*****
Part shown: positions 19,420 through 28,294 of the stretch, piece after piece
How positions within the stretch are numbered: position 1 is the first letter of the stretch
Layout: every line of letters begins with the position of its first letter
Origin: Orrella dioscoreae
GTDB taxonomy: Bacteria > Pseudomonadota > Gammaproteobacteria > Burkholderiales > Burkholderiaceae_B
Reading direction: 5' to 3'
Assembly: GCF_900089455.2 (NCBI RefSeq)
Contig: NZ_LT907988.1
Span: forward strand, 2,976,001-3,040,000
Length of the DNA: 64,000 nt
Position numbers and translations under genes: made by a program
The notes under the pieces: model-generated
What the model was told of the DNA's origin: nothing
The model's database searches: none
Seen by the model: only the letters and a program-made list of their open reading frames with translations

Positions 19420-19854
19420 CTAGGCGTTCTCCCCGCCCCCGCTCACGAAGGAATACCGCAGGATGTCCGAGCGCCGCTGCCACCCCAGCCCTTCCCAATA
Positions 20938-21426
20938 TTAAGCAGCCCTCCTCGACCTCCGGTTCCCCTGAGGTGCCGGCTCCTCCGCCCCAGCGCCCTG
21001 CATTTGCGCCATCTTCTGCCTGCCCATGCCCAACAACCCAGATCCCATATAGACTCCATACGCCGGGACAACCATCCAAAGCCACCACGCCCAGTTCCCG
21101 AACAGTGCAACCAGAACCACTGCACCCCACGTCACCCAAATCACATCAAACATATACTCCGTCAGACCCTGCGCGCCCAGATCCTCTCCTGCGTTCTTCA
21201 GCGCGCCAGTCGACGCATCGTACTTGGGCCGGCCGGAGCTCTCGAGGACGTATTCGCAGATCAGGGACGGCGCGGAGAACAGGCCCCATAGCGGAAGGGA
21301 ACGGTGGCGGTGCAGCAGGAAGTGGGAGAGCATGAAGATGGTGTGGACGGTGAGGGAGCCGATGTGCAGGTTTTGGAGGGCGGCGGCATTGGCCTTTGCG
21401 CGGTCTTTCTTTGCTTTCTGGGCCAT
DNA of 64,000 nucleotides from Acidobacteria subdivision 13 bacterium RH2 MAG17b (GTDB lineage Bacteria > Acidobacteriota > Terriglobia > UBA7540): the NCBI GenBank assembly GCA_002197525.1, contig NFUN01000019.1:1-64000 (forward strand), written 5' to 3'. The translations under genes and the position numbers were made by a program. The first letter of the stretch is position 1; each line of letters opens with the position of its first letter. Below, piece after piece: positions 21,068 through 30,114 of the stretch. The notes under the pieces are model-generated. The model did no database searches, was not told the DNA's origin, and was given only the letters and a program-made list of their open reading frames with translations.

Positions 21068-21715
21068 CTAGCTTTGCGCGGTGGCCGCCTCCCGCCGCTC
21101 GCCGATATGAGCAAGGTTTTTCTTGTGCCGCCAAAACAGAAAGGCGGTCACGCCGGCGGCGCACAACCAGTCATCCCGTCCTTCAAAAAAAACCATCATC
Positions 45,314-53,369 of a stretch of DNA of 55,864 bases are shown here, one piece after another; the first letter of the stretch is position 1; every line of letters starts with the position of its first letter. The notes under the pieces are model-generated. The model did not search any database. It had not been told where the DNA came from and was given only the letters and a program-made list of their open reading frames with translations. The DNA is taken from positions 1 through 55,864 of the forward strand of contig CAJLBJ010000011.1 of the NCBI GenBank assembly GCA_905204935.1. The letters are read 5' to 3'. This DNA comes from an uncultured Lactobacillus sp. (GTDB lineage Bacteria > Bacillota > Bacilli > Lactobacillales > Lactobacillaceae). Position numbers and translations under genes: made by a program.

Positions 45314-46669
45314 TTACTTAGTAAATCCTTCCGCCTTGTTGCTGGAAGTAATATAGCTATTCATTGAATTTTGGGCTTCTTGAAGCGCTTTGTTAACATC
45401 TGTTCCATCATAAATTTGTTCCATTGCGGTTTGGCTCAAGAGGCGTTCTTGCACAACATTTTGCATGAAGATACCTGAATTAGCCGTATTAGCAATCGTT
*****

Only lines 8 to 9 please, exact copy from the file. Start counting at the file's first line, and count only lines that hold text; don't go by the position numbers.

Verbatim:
Contig: NZ_LT907988.1
Span: forward strand, 2,976,001-3,040,000